Setting aside things I should have been doing (procrastination being the name of the game), Bess and I went out to tend plants on the deck in the warm afternoon sunshine. The water line had been turned off for the winter and mid March seems way too early for plants to droop, but droop they did, gasping for a drink. Bess moved along with me, lying in the sun and then shifting to shade while I cleaned out dead leaves and plants from pots. It was a most pleasant way to while away an hour or so. Pink and purple anemones in full bloom were worthy of a photo, but I really didn't want to go in the house for the camera just then. Hummers thrummed the air around the feeders, so close to my head I feared getting skewered while watering the plants underneath.
A few days ago, the sound of a helicopter low overhead got my attention while I was milking. Up here where there is little air traffic, helicopters are not good news. It could be LifeFlight or it could mean a fire. When the 'copter made several passes, I came out of the barn to see the whirlybird with the hanging bucket getting water out of Boondock Lake. This time it was a fire. Scanning the horizon, I was relieved to see no smoke in the immediate vicinity but there was a column rising somewhere up toward Grizzly Flat. With drought conditions and heat this early, it doesn't bode well for the fire season this year.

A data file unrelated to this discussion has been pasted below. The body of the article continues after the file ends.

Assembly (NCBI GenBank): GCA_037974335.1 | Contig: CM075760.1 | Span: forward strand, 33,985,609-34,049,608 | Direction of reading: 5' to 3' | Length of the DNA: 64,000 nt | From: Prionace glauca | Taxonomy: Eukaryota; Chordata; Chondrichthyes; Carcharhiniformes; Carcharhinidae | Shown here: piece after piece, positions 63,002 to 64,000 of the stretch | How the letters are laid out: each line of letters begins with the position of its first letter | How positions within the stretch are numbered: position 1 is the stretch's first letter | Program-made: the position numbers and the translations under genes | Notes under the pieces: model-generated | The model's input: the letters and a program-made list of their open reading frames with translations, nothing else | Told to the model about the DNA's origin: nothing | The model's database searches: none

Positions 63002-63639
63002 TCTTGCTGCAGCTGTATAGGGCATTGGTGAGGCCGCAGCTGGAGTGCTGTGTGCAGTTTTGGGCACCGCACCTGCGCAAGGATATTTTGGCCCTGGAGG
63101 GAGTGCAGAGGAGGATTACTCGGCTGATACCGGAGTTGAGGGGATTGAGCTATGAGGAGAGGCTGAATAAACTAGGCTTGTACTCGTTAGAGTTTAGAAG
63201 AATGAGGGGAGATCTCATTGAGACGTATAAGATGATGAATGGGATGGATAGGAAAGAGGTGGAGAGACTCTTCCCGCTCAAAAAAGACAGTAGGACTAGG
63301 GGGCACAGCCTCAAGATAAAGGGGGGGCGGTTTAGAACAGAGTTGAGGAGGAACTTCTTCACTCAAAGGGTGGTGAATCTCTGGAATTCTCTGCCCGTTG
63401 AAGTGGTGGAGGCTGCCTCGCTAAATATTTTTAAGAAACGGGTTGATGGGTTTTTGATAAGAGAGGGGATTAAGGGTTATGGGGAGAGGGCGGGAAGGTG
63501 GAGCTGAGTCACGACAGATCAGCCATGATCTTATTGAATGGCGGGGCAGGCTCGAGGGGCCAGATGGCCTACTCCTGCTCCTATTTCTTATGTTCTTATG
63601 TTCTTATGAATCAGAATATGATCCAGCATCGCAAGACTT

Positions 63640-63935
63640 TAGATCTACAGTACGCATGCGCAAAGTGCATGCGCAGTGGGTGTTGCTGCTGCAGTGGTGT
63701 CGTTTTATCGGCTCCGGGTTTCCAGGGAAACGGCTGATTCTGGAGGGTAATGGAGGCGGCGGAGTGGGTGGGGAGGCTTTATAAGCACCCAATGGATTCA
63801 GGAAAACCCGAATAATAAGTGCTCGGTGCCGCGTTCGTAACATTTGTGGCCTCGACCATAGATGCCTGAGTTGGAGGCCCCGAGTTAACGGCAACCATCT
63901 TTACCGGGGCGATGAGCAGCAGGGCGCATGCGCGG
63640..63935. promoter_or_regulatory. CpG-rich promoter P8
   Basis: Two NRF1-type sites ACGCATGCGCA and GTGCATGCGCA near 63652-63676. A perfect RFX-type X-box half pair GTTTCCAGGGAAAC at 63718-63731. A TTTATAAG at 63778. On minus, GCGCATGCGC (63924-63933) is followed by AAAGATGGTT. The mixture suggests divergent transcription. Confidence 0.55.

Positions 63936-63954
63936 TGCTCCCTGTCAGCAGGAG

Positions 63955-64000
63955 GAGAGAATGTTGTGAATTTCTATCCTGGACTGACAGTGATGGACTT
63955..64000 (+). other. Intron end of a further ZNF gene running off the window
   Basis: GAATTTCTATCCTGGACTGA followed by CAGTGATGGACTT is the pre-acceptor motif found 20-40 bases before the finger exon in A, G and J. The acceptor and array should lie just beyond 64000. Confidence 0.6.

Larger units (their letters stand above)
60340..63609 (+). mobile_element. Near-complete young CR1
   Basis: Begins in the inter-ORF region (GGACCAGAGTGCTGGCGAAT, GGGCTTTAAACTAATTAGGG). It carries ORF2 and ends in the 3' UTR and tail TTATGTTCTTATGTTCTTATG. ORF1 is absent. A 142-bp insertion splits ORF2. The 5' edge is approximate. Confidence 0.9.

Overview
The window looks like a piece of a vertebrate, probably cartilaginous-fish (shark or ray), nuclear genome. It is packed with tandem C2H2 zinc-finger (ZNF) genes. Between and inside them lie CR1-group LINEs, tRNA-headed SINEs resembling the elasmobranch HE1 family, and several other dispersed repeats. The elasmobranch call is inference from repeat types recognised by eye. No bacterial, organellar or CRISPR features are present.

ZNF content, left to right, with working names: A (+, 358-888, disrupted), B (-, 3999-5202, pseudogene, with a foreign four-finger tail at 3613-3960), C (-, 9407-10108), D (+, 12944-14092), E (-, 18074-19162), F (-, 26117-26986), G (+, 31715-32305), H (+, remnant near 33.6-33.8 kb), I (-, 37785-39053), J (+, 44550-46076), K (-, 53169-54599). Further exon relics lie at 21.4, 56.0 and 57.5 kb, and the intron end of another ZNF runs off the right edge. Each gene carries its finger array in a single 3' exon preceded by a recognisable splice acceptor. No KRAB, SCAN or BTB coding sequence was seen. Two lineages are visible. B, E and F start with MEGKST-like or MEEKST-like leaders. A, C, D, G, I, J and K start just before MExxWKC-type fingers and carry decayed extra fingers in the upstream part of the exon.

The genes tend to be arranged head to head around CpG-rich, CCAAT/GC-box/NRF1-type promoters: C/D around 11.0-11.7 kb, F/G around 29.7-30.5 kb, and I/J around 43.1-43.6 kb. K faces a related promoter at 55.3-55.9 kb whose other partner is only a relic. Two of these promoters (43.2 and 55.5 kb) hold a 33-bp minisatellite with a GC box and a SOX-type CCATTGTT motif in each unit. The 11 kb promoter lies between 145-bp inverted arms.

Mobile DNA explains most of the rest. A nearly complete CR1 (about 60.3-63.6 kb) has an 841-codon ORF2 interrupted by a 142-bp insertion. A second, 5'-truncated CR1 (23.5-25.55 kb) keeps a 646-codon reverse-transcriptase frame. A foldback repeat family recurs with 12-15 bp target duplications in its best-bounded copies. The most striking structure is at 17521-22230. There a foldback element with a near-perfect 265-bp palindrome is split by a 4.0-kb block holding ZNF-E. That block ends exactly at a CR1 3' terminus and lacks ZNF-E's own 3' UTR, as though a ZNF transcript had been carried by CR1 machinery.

Ralph feels safe under cover of darkness and makes a pest of himself as I type. From the bed behind, he puts a paw on my shoulder so I'll turn and he can get on my lap. He'd very much like to use the keyboard to add his own comments, but I decline. Thwarted, he goes behind the monitor and over the desk, knocking things left and right. Misjudging, he fell off and hit the modem. (Note to self: "save" frequently in case Ralph pulls wires loose.) Right now he's over on the dresser, wreaking havoc there. I have no idea where Celeste might be. Bessie Anne raises her head from my feet, sighs, and says, "You wanted cats, Mom. You got 'em."